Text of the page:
Asian markets rise as China and US agree to avert trade war
HONG KONG-Agence France-Presse
After high-level talks in Washington the two economic superpowers revealed a deal had been hammered out, ending months of tension that have sent financial markets into a frenzy.
U.S. Treasury Secretary Steven Mnuchin told Fox News on May 20 that "right now we have agreed to put the tariffs on hold" while Xinhua reported China's Vice Premier Liu He as saying "the two sides reached a consensus, will not fight a trade war, and will stop increasing tariffs on each other.”
While short on detail, the announcements provided much relief to investors, who had been fearing the imposition of levies on billions of dollars of exports between the two sides.
"The latest statement on the China-U.S. trade suggests both parties are happy to avoid the dreaded tit-for-tat escalation while working towards a more market-friendly bilateral trade agreement," said Stephen Innes, head of Asia-Pacific trade at OANDA.
"The intentional vagueness delivered by both parties' statements suggests a great divide, but there's a hint of a consensus, none the less, to bridge that gap. So given the possible worst-case scenario was avoided the market should view the latest trade discussions as a favorable."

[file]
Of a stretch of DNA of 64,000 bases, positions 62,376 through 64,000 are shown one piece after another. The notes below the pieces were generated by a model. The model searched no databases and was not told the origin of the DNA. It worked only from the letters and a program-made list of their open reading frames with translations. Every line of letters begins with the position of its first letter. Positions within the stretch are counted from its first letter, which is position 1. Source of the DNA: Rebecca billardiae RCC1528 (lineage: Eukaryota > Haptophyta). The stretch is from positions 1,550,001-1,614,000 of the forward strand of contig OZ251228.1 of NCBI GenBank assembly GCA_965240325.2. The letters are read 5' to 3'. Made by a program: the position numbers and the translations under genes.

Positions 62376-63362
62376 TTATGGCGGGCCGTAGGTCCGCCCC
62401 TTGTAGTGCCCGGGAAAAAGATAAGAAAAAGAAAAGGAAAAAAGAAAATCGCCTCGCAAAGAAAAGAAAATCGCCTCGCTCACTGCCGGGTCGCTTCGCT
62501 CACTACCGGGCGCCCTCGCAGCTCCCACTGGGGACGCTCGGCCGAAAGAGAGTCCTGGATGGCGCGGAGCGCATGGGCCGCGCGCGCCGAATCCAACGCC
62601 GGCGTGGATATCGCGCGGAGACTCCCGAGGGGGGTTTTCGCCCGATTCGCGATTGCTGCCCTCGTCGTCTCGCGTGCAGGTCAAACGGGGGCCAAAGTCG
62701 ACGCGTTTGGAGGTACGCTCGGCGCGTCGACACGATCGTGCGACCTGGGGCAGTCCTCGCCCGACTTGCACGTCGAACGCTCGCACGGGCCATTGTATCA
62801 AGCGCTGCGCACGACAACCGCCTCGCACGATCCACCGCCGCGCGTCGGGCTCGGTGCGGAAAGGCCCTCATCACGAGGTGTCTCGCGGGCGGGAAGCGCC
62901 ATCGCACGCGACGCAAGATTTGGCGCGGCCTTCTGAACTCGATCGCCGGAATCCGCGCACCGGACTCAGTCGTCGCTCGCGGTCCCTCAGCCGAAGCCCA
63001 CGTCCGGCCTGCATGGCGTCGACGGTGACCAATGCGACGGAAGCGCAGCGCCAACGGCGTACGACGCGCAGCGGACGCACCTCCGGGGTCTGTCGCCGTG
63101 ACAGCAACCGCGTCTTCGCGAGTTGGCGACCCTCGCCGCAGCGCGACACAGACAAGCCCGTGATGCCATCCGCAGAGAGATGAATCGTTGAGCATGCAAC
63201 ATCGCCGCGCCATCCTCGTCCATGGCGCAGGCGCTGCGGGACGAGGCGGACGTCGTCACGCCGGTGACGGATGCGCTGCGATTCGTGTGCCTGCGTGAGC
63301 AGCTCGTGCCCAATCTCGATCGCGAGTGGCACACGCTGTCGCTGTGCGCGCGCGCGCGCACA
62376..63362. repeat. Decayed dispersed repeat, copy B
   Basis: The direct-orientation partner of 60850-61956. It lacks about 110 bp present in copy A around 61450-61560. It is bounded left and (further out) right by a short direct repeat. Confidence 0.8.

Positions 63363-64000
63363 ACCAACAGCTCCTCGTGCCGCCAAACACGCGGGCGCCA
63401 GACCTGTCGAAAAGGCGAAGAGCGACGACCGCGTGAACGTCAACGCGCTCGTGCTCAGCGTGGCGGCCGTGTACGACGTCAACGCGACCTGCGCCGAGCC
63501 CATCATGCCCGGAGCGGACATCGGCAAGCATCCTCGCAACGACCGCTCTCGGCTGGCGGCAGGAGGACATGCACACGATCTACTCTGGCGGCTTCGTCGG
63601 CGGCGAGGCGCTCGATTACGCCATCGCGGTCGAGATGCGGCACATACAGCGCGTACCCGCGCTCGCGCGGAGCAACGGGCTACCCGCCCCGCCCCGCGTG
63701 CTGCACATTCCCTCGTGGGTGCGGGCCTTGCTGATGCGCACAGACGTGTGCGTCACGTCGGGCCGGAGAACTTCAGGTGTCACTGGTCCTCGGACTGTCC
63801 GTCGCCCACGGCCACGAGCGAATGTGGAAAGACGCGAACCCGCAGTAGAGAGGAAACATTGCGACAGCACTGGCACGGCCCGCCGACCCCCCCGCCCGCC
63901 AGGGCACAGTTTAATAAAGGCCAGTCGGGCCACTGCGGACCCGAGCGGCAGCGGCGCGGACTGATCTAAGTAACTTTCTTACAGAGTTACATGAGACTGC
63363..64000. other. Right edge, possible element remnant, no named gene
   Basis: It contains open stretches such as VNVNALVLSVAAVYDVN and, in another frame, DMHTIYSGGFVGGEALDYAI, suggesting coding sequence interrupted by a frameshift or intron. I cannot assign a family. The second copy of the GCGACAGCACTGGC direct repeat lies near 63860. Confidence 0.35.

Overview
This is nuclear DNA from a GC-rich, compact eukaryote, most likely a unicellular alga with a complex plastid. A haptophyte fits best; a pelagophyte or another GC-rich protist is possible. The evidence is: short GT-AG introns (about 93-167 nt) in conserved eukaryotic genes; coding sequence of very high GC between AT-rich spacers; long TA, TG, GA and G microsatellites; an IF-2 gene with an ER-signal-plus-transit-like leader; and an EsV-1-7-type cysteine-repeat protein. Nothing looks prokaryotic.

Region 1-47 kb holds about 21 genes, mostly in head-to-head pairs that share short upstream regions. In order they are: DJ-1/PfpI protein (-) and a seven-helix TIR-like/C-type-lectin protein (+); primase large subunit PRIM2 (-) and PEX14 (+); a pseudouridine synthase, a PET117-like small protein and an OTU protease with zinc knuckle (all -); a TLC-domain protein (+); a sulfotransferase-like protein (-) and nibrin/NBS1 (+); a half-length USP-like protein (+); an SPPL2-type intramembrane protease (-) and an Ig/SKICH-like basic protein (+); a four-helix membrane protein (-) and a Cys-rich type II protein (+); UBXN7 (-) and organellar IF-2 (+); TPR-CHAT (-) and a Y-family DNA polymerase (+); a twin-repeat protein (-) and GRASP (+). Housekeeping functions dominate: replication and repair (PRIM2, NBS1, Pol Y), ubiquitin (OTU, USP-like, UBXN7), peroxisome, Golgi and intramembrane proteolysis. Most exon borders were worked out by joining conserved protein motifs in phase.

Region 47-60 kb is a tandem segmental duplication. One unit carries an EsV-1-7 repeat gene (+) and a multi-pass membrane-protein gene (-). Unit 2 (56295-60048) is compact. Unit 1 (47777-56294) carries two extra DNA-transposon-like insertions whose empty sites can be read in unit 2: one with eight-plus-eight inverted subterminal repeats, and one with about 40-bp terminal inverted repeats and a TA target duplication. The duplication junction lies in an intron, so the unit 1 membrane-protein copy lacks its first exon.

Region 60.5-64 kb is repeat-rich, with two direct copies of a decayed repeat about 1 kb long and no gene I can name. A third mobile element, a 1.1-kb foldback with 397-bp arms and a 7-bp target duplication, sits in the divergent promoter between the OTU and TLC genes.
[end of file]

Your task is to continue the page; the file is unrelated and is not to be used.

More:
Hong Kong rose 0.6 percent and Shanghai was up 0.6 percent. Tokyo added 0.3 percent as the weaker yen helped Japanese exporters.
Singapore added 0.8 percent and Seoul gained 0.2 percent, while Taipei rallied 1.3 percent. However, Sydney dipped 0.1 percent and Wellington shed 0.5 percent.
In early European trade London rose 0.4 percent and Paris added 0.3 percent. Frankfurt was closed for a public holiday.
The news also lifted the dollar, which had faced some selling pressure after Donald Trump earlier in the year imposed tariffs on steel and aluminum imports.
The greenback was sitting at its highest level against the euro since December, while it was at a four-month peak against the yen.
Traders are awaiting the release on May 23 of minutes from the Federal Reserve's latest policy meeting, hoping for fresh clues about its plans for raising interest rates.
Continuing improvement in the U.S. economy has fanned expectations the central bank will lift borrowing costs four times this year.